Across the US, 5G Runs Into Local Resistance
Millions of Americans will soon encounter new poles or notice antennas sprouting on existing structures, like utility poles, street lamps and traffic lights, all over their neighborhoods. All four national cellphone companies are pushing to build out their networks with a profusion of small, local cells to keep their data-hungry customers satisfied and lay the groundwork for fifth-generation, or 5G, service. Those plans face pushback in many places, and not just from residents. Officials in some cities say they don’t have enough staff to process applications for dozens or even hundreds of new installations. In some smaller towns, officials say they lack the expertise to review the new technology, though they’re working fast to get up to speed.
State and federal policy makers are mostly backing the wireless carriers. Federal Communications Commission rules passed in March exempt small-cell deployments from certain historic-preservation and environmental reviews. Another FCC rule slated for a vote in Sept, seeks to lower local fees and would set 60-day or 90-day limits for local governments act on permit applications. A bill in Congress would deem small-cell applications granted if local governments fail to act on a request within 31 days. Dozens of state laws also restrict local governments’ control over small-cell projects. "It’s all gamesmanship right now,” says Angela Stacy, vice president at consultant SmartWorks Partners LLC, who advises local governments on telecommunications policy. “The carriers have basically launched a three-pronged attack” with the support of regulators and federal and state legislators.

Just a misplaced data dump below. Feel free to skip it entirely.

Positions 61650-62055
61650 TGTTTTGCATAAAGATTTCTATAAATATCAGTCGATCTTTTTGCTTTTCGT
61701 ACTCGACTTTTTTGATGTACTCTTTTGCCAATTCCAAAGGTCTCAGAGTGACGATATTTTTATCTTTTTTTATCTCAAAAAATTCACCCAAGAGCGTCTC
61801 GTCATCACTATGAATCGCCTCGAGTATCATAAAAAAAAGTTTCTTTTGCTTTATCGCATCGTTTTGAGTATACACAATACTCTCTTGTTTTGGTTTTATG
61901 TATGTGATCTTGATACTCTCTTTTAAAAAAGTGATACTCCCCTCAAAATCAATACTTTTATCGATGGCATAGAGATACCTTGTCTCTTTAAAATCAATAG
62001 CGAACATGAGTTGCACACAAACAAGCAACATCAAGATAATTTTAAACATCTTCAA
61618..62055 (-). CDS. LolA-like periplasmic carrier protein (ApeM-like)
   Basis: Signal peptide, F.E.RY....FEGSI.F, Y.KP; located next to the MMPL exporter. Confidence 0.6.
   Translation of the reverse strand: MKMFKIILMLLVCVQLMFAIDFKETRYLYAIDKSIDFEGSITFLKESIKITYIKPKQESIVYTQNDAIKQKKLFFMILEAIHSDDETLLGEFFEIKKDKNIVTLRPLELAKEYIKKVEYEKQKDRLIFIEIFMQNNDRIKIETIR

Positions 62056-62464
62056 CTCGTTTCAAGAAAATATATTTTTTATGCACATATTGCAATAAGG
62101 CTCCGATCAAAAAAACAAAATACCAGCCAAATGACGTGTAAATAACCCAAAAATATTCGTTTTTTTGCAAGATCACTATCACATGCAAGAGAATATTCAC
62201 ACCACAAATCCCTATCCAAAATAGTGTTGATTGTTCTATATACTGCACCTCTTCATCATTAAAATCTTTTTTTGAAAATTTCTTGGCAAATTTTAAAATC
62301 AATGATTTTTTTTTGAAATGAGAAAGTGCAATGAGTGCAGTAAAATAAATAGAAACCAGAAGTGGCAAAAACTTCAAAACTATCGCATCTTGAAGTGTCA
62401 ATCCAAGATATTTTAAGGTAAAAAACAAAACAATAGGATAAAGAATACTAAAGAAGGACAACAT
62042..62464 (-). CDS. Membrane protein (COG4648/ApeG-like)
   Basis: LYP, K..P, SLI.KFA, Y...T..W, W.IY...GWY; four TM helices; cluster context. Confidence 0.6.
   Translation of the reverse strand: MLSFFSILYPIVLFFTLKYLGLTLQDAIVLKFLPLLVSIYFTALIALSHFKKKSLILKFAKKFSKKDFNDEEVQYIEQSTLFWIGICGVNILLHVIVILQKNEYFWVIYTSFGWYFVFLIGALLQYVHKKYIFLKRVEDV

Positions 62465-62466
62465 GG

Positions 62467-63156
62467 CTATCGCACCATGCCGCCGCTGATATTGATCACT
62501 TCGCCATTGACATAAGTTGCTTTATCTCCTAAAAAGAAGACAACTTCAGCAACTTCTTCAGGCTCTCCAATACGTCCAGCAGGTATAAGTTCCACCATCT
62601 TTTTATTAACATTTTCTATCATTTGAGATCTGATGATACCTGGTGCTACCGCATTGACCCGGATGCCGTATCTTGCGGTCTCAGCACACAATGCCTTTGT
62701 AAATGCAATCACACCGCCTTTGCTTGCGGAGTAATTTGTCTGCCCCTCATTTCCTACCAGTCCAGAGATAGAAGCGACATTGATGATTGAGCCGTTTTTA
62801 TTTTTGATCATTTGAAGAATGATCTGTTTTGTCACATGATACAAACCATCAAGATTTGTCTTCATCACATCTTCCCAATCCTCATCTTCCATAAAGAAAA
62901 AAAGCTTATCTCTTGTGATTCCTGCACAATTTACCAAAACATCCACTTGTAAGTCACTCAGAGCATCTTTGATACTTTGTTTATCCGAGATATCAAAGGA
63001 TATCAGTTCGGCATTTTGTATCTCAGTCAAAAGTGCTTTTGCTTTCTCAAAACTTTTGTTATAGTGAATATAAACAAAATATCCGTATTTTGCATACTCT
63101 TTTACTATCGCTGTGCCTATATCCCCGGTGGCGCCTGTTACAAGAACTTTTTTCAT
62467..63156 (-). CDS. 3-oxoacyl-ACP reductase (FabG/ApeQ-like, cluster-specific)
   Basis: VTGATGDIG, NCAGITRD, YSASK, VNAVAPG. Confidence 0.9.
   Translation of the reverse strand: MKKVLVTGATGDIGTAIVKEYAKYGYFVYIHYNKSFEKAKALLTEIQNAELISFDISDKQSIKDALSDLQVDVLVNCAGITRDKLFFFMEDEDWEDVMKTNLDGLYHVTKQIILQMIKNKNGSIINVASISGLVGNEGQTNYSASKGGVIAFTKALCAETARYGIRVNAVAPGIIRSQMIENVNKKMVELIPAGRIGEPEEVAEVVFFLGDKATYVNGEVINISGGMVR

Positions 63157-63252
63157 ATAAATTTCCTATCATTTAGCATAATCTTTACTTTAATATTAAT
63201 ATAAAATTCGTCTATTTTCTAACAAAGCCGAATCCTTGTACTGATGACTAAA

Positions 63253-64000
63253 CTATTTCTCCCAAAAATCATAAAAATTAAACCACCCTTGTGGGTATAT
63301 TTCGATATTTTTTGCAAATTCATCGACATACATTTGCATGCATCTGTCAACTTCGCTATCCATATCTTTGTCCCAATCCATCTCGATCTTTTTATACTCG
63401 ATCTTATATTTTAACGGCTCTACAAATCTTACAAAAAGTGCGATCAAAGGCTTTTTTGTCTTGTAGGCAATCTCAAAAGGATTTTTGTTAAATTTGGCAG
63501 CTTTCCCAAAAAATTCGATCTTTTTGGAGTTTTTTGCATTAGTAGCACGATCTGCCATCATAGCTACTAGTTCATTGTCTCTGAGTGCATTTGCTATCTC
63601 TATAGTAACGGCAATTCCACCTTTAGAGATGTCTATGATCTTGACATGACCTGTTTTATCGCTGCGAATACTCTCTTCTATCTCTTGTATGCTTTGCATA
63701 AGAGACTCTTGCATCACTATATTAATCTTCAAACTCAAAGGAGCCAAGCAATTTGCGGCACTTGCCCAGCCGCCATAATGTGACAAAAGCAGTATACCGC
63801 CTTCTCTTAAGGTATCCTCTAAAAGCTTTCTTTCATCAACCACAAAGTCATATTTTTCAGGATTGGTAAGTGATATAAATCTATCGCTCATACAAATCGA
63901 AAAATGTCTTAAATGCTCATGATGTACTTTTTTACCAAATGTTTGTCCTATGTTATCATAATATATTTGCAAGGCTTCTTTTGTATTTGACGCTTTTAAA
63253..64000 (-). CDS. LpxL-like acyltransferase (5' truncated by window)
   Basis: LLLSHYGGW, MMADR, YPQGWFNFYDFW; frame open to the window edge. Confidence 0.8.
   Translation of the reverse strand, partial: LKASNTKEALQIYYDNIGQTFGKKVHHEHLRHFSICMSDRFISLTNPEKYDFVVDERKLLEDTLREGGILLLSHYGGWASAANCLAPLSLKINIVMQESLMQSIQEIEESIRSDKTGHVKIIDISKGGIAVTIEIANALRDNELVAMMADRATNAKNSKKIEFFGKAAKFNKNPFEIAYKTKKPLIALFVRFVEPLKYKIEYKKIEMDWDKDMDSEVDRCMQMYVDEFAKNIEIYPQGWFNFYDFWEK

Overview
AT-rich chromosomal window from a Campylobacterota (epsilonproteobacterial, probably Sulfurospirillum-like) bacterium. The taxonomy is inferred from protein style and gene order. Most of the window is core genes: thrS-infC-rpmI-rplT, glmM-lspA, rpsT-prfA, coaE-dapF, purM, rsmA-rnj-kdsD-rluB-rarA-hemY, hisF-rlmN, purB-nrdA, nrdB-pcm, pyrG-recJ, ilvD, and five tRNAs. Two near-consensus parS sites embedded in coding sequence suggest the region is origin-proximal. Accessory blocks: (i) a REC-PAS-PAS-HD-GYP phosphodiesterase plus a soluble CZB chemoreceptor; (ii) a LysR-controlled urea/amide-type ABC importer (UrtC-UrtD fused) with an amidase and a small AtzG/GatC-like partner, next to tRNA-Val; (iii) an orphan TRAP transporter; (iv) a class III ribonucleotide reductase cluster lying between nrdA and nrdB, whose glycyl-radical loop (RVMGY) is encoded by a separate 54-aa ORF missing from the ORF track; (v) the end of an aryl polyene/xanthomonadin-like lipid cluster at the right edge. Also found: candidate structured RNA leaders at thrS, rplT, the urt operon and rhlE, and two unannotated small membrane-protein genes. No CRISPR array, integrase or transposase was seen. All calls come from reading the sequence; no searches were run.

Officials in San Jose (CA) have tried to parry that offensive by fast-tracking installations for carriers that have agreed to help fund a local internet-access initiative. At the same time, though, San Jose Mayor Sam Liccardo says the city and its allies are “battling the industry mightily” on the federal and state level, lobbying to block policies they consider a handout to cellphone companies because they would limit the fees the carriers can be charged to install and operate small cells. “These poles are increasingly becoming valuable real estate. If cities can’t manage their own infrastructure—that their taxpayers paid to install—it puts them at a considerable disadvantage.”
Across the U.S., 5G Runs Into Local Resistance